t \mapsto t
x \mapsto x + vt

where v is a constant, the velocity.

These are called ‘Galilean transformations’ And here’s something cool: the derivative form of the Kuramoto–Sivashinsky equation has Galilean transformations as symmetries! If u(t,x) is a solution, so is the boosted function

u'(t,x) = u(t,x+vt) - v

The prime here does not mean derivative: u' is the name of our new boosted solution. To get this boosted solution, we do the obvious coordinate transformation into a moving frame of reference, but then a bit more: we must subtract the constant v.

Let’s see how this works! Suppose u is a solution of the derivative form of the Kuramoto–Sivashinsky equation:

u_t + u_{xx} + u_{xxxx} + u u_x = 0

Then defining

u'(t,x) = u(t, x+vt) - v

we see the t derivative of u' has an extra vu_x term:

u'_t(t,x) = u_t(t,x+vt) + vu_x(t,x+vt)

while its x derivatives are simple:

u'_x(t,x) = u_x(t,x+vt)

and so on for the higher x derivatives.

This lets us check that the boosted function u' is also a solution:

\begin{array}{ccl}  u'_t + u'_{xx} + u'_{xxxx} + u' u'_x &=& u_t(t,x+vt) + vu_x(t,x+vt)  \\ \\  &&  + u_{xx}(t,x+vt) + u_{xxxx}(t,x+tv)  \\ \\  && + (u(t,x+vt) - v) u_x(t,x+vt) \\ \\  &=& 0  \end{array}

Note how subtracting the constant v when we transform u exactly cancels the extra term vu_x term we get when we transform the time derivative of u.

I got this idea from here:

• Uriel Frisch, Zhensu She and Olivier Thual, Viscoelastic behaviour of cellular solutions to the Kuramoto–Sivashinsky model, Journal of Fluid Mechanics 168 (1986), 221–240.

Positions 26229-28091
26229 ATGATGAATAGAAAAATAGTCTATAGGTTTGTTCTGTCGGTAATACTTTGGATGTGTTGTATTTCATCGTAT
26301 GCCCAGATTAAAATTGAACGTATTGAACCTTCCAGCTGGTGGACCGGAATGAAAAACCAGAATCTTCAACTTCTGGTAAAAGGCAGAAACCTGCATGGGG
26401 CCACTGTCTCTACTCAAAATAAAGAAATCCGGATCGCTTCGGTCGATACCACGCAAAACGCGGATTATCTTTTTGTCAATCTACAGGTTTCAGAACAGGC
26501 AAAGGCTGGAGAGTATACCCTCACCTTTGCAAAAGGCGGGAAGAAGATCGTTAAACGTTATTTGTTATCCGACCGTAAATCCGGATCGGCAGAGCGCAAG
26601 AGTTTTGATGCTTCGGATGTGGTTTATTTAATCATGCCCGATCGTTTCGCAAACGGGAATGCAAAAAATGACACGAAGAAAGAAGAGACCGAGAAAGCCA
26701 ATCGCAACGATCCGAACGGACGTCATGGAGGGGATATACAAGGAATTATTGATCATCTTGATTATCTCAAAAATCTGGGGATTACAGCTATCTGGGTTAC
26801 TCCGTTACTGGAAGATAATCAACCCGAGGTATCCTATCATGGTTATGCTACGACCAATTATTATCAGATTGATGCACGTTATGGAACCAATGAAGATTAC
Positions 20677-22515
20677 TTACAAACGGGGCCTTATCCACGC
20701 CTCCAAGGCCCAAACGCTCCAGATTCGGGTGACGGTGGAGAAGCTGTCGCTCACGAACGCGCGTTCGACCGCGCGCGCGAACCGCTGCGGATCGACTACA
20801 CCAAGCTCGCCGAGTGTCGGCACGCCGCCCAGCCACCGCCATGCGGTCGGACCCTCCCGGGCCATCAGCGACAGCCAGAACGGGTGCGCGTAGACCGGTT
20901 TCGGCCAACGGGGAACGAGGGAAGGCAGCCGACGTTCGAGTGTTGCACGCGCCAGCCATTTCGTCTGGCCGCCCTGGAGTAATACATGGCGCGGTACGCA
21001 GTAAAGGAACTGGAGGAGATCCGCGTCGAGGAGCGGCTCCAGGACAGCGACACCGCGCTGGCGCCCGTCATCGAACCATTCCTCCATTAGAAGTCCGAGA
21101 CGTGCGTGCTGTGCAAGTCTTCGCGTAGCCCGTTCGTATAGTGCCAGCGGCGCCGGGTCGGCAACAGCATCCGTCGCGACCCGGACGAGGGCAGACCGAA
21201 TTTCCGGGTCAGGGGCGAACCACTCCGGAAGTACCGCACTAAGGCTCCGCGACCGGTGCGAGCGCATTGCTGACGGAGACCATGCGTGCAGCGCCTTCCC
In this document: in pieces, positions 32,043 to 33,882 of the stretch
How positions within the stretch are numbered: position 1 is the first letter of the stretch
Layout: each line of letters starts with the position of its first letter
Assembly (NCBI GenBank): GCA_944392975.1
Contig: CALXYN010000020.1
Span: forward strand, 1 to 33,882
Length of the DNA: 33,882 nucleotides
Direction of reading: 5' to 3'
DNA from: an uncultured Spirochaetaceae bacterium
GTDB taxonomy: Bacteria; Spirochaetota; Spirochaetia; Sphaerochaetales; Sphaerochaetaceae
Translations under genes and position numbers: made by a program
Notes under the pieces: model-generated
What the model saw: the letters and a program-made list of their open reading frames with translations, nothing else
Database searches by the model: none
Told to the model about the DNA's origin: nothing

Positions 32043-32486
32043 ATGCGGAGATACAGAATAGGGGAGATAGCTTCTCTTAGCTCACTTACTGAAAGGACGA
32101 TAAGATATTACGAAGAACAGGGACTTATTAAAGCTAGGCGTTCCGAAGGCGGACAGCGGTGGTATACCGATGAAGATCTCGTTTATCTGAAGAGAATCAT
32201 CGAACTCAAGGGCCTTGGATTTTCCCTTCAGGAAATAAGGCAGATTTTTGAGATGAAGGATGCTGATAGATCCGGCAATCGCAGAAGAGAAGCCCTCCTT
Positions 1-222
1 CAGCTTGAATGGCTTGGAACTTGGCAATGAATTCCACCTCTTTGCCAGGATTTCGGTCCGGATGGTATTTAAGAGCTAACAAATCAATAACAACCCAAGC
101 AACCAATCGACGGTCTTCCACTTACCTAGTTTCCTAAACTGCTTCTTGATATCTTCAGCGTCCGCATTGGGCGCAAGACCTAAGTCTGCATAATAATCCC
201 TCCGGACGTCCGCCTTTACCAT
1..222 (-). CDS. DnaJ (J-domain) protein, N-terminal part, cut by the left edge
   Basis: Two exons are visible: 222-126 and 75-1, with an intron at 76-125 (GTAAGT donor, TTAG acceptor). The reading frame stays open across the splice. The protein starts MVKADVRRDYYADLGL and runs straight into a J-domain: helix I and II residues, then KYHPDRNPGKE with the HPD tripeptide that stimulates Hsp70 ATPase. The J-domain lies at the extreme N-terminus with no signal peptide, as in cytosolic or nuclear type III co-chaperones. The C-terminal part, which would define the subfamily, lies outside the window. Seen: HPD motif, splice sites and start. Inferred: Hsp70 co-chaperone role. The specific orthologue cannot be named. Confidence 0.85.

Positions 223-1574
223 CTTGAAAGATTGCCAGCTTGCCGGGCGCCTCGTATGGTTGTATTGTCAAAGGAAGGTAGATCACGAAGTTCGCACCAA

thanks to someone on Twitter.

Does the integral form of the Kuramoto-Sivashinsky equation also have Galilean transformations as symmetries? Yes, but there’s a certain problem with them. Let’s see how it goes.

If h(t,x) is a solution, then so is this boosted function:

h'(t,x) = h(t,x+vt) - vx - \frac{1}{2}t v^2

But now the ‘fudge factors’ in the boosted function are more sneaky! We don’t just subtract a constant, as we did with the derivative form. We subtract a function that depends on both the space and time coordinates.

Let’s check. The first time derivative of h' works like this:

h'_t(t,x) = h_t(t,x+vt) + vh_t(t,x+vt) - \frac{1}{2} v^2

The first space derivative works like this:

h'_x(t,x) = h_x(t,x+vt) - v

The second space derivative is simpler:

h'_{xx}(t,x) = h_{xx}(t,x+vt)

and the higher space derivatives work the same way. Now suppose h was a solution of the integral form of the Kuramoto-Sivashinsky equation:

h_t + h_{xx} + h_{xxxx} + \frac{1}{2} (h_x)^2 = 0

We can use our formulas to check that h' is a solution: